I’m amused by the degree to which I am enjoying a comic book based on a hypothetical eleventh season of an often not so good CW show. Smallville the show had a lot more misses than hits, and I had absolutely no interest in the comic until Wonder Woman showed up, and now I absolutely love it. It’s the book I’m looking forward to most each month, I got my local library to order the first collection of the series for me, and I’m leaning towards continuing to pick it up even after the Wonder Woman run ends. It’s been a very pleasant surprise.
The second issue in the “Olympus” arc (or fourth through sixth if you’re reading digitally) fills in a lot of the backstory that was only hinted at in the first issue, not only for Diana but for the rest of the cast as well. We learn that the head of the DEO, Director Bones, who you may know from his DC universe incarnation in the current run of Batwoman, was part of a team during World War Two called Shadowpact that included Zatara and our villain, Felix Faust. They gained unnaturally long life from one of their adventures, and Faust has since found a dark master and is powerful enough to intimidate even Director Bones. This is bad news for Diana, since she turned herself into the DEO to find her mother, and Bones will likely turn her over to Faust.
The revelations concerning Hippolyta are a big change from the classic Wonder Woman story, but are interesting. Last issue, the new twist was that Steve Trevor landed on Paradise Island as a young boy and befriended a young Diana. This issue, we learn that not only did Hippolyta return Steve to America, she hasn’t returned to Paradise Island since. Diana leaves Paradise Island to find both of them, and learns that Hippolyta stayed there to take care of the orphaned Steve. However, he doesn’t know where she is either. It turns out Faust has her locked away, and while no one knows this yet, I can’t imagine it’s going to end well for Faust once Diana finds out.
Big changes to the mythos aside, Bryan Q. Miller’s Smallville universe Diana really captures the essence of the character. She volunteer’s at a shelter for displaced women (the amusingly named “Marston Home for Wayward Girls”), points out the inherent gender imbalance in American society, and, when necessary, takes down people who threaten her and her friends with great aplomb.
One scene perfectly captured Diana for me: When Director Bones threatens to open fire on Steve and Diana, Diana assures Steve that she won’t let them hurt him. The two had just had an argument, and Steve quizzically responds “Thought you were mad”, to which Diana replies “That does not mean I do not care.” Protecting people is always a top priority, as is loyalty to her friends, no matter the circumstances. That line captures how Diana feels about the world a million times better than her “I love everyone” to Hades did back in Wonder Woman #10.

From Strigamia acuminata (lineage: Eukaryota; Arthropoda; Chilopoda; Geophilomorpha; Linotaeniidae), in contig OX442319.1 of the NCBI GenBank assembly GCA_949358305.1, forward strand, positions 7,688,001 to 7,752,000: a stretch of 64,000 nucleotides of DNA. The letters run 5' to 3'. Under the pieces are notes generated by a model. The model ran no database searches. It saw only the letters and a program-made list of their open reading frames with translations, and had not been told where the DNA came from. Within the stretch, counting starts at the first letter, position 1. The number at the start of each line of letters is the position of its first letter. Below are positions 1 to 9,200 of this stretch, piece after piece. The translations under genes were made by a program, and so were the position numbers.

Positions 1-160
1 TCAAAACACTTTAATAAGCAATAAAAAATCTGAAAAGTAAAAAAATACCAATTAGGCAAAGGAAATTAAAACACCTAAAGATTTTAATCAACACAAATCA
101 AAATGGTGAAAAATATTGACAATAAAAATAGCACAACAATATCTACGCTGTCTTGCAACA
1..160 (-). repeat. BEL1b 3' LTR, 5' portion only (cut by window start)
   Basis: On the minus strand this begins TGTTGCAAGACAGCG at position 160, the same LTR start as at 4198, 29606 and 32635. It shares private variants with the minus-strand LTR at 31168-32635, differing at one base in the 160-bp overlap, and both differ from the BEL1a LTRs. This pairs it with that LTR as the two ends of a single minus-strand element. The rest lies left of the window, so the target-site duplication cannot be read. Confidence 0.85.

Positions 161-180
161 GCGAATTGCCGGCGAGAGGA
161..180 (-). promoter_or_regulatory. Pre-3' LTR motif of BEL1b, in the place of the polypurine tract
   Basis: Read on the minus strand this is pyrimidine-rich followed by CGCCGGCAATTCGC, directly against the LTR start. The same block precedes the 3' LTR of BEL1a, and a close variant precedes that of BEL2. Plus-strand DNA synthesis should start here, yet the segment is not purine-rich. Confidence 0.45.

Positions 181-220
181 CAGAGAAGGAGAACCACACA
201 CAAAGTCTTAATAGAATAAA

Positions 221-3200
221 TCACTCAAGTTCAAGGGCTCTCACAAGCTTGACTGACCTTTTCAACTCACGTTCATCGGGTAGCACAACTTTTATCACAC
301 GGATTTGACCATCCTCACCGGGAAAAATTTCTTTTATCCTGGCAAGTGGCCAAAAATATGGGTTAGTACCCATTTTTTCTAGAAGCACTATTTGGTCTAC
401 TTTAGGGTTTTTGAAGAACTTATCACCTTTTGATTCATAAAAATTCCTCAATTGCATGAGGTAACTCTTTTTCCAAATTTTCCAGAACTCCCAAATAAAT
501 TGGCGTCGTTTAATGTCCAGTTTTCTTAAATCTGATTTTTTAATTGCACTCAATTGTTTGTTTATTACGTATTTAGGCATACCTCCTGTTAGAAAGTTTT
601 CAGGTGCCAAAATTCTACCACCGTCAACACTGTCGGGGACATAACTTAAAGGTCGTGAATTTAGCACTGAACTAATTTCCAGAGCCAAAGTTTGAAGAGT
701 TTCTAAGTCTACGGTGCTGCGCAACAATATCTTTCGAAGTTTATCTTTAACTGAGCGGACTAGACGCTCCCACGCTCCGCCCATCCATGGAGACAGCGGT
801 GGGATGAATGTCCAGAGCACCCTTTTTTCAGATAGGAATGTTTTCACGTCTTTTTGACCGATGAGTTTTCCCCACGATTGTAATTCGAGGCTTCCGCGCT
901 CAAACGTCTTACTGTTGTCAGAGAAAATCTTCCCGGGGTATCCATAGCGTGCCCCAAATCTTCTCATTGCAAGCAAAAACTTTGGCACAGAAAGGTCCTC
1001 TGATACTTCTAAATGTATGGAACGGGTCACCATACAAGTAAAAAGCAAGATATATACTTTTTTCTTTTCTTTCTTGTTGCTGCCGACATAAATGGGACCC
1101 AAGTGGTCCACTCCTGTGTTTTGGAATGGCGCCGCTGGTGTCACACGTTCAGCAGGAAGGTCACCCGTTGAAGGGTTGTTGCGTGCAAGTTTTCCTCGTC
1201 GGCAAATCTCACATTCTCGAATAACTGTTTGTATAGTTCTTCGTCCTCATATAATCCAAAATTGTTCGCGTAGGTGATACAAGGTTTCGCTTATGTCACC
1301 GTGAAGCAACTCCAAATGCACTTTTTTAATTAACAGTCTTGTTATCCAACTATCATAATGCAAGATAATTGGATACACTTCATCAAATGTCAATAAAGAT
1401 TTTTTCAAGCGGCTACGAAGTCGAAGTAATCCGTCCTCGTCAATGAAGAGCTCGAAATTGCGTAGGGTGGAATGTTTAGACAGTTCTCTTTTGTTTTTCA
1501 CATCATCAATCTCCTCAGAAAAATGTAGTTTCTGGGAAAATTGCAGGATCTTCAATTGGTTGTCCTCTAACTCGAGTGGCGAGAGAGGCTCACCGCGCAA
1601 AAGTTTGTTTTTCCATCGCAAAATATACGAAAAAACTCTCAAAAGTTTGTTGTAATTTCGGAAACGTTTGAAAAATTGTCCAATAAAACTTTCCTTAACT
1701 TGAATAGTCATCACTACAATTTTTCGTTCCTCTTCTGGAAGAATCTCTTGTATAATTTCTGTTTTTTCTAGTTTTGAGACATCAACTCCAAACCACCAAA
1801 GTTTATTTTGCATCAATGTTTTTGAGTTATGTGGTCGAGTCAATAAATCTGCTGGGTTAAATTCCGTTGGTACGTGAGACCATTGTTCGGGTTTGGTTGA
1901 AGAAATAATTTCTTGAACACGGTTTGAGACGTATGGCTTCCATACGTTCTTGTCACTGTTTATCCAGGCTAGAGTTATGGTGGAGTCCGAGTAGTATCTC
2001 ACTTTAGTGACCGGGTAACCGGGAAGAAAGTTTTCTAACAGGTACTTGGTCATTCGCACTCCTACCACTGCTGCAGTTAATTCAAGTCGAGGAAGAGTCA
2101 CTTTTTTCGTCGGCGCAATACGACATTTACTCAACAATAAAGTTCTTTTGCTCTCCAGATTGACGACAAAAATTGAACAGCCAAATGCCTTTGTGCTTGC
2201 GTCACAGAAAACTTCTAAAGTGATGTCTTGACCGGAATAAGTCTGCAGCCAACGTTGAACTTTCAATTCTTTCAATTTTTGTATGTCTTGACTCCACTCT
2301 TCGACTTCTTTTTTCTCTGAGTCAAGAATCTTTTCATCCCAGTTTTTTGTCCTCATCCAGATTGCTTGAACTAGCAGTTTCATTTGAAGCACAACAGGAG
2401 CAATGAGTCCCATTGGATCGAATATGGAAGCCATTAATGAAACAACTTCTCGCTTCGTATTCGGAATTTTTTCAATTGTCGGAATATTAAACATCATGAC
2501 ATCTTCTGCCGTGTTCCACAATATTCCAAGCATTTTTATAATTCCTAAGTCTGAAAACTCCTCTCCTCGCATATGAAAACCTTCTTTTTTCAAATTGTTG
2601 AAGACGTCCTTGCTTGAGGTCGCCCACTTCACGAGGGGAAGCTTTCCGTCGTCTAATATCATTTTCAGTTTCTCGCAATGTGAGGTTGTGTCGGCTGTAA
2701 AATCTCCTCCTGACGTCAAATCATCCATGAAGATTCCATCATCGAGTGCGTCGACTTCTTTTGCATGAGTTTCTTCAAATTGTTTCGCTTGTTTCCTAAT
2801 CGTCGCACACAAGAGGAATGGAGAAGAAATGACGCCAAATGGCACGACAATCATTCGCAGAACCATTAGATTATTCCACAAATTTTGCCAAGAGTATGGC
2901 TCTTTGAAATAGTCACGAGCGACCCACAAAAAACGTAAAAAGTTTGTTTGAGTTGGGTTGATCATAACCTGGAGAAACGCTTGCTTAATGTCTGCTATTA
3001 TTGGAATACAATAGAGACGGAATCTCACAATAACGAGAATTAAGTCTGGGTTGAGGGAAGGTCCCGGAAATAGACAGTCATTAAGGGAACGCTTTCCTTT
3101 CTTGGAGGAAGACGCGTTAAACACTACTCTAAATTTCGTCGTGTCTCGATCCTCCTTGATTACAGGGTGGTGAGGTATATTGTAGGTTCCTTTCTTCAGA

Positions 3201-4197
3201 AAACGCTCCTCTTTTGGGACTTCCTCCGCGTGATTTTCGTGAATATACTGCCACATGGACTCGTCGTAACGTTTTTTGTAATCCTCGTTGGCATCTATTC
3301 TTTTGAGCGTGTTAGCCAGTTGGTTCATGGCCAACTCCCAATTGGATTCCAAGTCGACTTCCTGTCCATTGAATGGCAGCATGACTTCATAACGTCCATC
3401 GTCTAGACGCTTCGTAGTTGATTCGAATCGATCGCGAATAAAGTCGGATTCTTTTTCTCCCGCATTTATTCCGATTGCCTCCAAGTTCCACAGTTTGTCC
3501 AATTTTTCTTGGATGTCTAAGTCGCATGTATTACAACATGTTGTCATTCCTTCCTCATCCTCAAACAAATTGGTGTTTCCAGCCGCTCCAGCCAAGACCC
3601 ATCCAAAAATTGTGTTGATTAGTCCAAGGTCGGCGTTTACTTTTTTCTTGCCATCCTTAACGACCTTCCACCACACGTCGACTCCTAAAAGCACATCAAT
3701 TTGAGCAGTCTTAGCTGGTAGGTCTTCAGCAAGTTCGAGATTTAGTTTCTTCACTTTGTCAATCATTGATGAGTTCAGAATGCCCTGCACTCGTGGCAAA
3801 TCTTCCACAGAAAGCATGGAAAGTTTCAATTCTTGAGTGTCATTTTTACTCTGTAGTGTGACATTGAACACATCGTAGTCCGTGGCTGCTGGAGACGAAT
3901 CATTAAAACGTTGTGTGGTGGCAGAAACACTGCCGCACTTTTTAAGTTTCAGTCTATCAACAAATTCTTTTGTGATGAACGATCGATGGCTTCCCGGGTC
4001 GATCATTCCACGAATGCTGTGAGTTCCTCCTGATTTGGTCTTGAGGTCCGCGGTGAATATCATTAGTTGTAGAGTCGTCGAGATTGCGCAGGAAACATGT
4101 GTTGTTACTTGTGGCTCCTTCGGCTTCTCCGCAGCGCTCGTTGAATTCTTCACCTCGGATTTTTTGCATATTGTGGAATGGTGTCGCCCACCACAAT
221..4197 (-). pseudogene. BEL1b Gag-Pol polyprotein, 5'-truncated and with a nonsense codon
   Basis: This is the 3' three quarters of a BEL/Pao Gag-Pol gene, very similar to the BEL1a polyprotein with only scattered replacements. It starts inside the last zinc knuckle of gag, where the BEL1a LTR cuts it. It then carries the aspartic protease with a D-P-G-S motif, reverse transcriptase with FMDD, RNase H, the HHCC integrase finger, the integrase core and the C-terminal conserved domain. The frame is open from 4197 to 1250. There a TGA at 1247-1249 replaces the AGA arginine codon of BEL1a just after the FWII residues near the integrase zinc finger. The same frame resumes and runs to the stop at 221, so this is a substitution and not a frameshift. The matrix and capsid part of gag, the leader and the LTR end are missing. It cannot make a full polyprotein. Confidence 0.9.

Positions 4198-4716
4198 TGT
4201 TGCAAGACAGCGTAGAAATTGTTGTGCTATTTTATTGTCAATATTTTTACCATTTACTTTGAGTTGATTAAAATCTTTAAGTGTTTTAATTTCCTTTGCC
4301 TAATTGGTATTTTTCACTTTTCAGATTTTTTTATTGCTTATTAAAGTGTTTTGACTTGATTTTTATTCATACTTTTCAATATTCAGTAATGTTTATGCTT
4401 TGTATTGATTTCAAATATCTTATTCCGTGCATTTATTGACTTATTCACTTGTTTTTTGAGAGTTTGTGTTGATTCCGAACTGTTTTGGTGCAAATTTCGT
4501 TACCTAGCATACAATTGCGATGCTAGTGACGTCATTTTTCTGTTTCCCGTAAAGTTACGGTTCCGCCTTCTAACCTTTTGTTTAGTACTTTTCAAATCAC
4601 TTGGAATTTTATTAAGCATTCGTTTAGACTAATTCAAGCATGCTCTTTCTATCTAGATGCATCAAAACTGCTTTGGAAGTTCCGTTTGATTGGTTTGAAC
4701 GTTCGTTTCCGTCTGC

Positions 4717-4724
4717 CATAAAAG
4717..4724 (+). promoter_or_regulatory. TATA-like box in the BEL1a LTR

I also like that for a book starring Superman there was a lot of Diana. Superman swooped in to grab the soldiers out of a tank Diana destroys, and catches a bullet just before it hits Steve, while Clark visits Diana and does some research on Faust, but Diana is in a sizeable portion of the book. Lois gets some great moments as well, including the president being so scared of her journalistic prowess that he literally runs away from her. Smallville Season 11 is a fantastic showcase for Lois Lane, and reminds us exactly what the New 52 is missing by having her largely sidelined.
My only complaint about the issue, and it’s a very minor one at that, is that we don’t spend a lot of time with young Diana on Paradise Island. I loved those flashback sequences in the first issue, and we only got one here. Hopefully there’s more in the future, but if there’s not, the present is still ridiculously entertaining too.
Reading these digital first stories all together in print is a fun and different experience than a regular comic. They’re longer, for one, which is nice, but they’re also structured to originally work as three separate weekly stories. Thus, a lot happens in each issue because it’s essentially three mini-issues in one, each of them building to a fun climax or reveal and trying to pack as much as they reasonably can into each shorter installment. It’s not just the increased page count that makes the digital first print books a meatier read than a regular comic, but the format itself results in more compact yet eventful storytelling. If you’re going to pay four bucks for a comic book, a digital first title is going to get you far more bang for your buck.
Ultimately, it was another great issue of what is quickly becoming my new favourite series. The depiction of Diana is great, Superman/Clark and Lois are a lot of fun, the bad guys are evil and the stakes are high, and Diana flips over a tank in the middle of a city street. Plus the writing is sharp and the art is fantastic. I don’t know what else you could possibly want in a comic book.